By Gráinne Ní Aodha, PA
The Taoiseach has said that “it makes sense” to increase the housing targets due to Ireland’s growing population and the war in Ukraine.
It comes after the government held a housing conference where stakeholders including developers, approved housing bodies and charities discussed ways to tackle the housing crisis.
Despite a raft of housing policies, there have been five consecutive months of record homelessness figures and spiralling house prices.
Average private rents doubled in the 10 years to 2021, and in recent months there has been evidence of a slowdown in the number of housing commencements, threatening a hit to future supply.
The Government has warned that it faces a challenge to tackle the severe shortage of housing, exacerbated by a slowdown during the pandemic, a rise in the cost of materials due to inflation, and the surge in asylum seekers this year.
Speaking at Government Buildings in Dublin, Varadkar said that the conference was being held in order to “delve deep and dig deep into housing” at the very start of his second term as premier.
On how to reduce the number of people in emergency accommodation, Mr Varadkar said: “There were lots of concrete proposals and lots of good ideas. I think it’s fair to say that there wasn’t unanimity on those ideas.
“Some people suggested the eviction ban being extended, others wondered that there could be negative consequences to that. Some people argued for prioritising people who are in emergency accommodation and social housing, others pointed out the negative consequences and unintended consequence that can arise from that.
“So I think it’s fair to say that a lot of ideas were put forward, but there wasn’t enough unanimity around what could be done.”
He also said that “nothing is off the table” to try and increase supply and bring down the rising homeless figures.
He added: “We want to see us turn the tide on rising homelessness this year, we want to see the numbers fall, and fall sustainably in 2023 and 2024.
“I don’t want anyone to doubt that the political will does not exist to solve this problem. Everyone in government is very much appraised by how important this issue is to our constituents, our peer groups, our family and friends.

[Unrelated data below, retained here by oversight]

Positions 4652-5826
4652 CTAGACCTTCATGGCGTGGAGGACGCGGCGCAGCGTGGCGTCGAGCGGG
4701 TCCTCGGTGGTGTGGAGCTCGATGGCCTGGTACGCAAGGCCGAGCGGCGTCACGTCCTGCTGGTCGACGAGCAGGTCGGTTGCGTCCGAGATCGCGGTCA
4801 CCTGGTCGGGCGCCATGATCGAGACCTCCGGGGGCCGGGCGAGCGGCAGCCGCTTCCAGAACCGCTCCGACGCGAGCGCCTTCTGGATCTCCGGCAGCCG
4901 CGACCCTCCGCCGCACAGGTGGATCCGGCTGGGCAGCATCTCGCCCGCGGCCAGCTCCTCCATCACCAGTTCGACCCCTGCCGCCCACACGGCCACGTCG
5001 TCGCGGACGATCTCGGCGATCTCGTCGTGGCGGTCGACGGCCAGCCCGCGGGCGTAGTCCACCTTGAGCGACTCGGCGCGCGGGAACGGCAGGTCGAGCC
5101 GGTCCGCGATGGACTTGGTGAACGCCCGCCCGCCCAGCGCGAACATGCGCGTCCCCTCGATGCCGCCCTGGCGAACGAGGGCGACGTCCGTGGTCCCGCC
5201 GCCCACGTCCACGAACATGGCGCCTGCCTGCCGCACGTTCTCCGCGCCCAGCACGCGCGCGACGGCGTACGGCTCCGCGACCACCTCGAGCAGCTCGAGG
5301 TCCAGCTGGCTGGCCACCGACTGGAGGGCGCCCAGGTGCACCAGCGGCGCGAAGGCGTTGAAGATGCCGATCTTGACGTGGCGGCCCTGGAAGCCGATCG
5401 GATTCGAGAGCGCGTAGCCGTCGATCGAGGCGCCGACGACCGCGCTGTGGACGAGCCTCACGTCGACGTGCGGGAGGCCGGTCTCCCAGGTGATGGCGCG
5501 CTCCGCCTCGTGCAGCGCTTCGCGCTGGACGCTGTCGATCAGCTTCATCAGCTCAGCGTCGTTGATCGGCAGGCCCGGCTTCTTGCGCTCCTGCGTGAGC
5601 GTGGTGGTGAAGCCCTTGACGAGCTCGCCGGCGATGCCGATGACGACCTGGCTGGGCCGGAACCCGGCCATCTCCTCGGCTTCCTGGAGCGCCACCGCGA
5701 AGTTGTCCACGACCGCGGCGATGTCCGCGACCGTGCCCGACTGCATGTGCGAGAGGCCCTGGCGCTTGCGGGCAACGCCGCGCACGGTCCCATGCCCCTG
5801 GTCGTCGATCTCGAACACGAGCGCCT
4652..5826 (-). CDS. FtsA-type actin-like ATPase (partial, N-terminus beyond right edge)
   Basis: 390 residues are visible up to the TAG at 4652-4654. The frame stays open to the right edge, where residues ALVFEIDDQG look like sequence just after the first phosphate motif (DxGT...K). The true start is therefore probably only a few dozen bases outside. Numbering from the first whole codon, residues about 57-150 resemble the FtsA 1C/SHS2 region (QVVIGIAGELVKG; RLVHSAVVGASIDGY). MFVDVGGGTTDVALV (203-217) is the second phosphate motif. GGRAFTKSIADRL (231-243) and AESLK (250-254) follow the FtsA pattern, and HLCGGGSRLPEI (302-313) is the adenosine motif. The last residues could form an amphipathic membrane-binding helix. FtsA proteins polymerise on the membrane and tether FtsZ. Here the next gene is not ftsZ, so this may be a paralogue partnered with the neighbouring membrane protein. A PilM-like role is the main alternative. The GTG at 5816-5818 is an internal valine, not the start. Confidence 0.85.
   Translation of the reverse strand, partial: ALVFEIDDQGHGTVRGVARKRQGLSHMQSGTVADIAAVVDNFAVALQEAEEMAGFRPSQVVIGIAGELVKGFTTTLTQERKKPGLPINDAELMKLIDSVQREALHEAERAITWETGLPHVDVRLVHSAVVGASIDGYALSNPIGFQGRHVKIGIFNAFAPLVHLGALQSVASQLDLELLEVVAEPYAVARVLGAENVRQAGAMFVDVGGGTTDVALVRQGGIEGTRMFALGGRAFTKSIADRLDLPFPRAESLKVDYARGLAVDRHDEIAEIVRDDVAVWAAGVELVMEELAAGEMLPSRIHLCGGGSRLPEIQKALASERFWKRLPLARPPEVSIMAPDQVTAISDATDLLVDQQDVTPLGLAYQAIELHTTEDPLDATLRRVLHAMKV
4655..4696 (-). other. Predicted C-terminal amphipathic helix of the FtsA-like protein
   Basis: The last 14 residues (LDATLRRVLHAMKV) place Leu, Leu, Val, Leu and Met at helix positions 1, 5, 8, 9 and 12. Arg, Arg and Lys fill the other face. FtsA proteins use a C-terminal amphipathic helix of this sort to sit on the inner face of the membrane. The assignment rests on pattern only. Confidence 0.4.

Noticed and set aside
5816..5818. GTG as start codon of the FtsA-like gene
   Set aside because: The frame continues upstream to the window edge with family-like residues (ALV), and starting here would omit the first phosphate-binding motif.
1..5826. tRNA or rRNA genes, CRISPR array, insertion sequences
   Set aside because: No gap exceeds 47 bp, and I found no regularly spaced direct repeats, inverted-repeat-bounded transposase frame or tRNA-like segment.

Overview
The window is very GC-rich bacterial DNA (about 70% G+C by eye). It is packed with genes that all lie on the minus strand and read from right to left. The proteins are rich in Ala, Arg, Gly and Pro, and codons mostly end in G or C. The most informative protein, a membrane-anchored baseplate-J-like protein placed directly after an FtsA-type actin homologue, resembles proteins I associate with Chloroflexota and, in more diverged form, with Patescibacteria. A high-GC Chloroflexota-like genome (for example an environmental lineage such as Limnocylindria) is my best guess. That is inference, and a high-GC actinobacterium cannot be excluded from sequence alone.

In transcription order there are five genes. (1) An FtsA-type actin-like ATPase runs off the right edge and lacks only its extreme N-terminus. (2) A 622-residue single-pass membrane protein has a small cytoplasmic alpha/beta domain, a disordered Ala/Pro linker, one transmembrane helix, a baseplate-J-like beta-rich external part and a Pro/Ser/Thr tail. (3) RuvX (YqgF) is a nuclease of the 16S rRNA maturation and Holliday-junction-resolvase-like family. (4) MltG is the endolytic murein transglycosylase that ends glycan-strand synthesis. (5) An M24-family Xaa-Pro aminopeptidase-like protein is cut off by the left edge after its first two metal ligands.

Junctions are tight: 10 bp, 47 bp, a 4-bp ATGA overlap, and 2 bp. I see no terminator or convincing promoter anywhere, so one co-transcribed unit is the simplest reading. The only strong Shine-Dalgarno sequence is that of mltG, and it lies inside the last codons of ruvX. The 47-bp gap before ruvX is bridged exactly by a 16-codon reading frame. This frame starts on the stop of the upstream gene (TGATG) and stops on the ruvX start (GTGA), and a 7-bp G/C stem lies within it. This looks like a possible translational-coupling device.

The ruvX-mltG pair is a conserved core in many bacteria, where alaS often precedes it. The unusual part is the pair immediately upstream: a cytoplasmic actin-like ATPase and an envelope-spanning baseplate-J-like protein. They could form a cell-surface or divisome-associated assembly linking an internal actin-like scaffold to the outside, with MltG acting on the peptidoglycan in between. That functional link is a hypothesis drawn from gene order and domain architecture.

“We know that it is our responsibility as a government to turn this around and the political will is there to do it. Unlike five, six, 10 years ago, the money is there to do it too – housing budget this year is 4.5 billion (euro).
“We understand the extent to which it’s holding the country back in so many different ways. I’m very much determined to make 2023 a year of action and a year of delivery when it comes to housing.”
The Government’s Housing for All plan sets out to provide 28,000 homes in 2023, excluding student accommodation.
Ministers have said repeatedly that they expect to exceed their target of 24,600 homes for 2022; despite the fact that these targets are based on population figures from the 2016 census.
The government has admitted previously that closer to 40,000 homes a year is needed to meet demand, significantly above the target of an average of 33,000 homes a year between 2021 and 2030.
Speaking to reporters on Tuesday, Housing Minister Darragh O’Brien said the event was “very informative”.
When asked about his comments that there was a chronic shortage in the delivery of private, social and affordable homes in the 10-12 years previous, Mr O’Brien said “it’s not an implicit criticism at all” of the Fine Gael government in office at the time.
“If you look at 2015, the capital budget in housing was 400 million, while this government, this coalition government, has a budget of 4.5 billion this year, that’s how significant this increase is.”
Mr Varadkar added: “It’s just a simple statement of fact. There was a period, and I was in government during that period for most if it anyway, between 2010 and 2015/2016, where there was under-investment in everything, not just housing, in public infrastructure in general… because the country was in a major recession.”
Mr Varadkar said that the fall in commencements in recent months “will impact on the number of new homes being built in 2024”, and part of the purpose of meeting was to discuss these issues.
“There are a number of reasons why it’s happening, partially because interest rates are going up, the cost of finance has gone up, and we’re going to try and find ways, as government, to de-risk that so that those developments can get under way.”
He also said that he “certainly never took the view” that co-living developments were going to be the solution to the housing crisis, and that it was seen as “an option for people who don’t want to house share”.
Mr Varadkar also said that he would be focusing on the national development plan, the cost-of-living crisis, and the Northern Ireland protocol.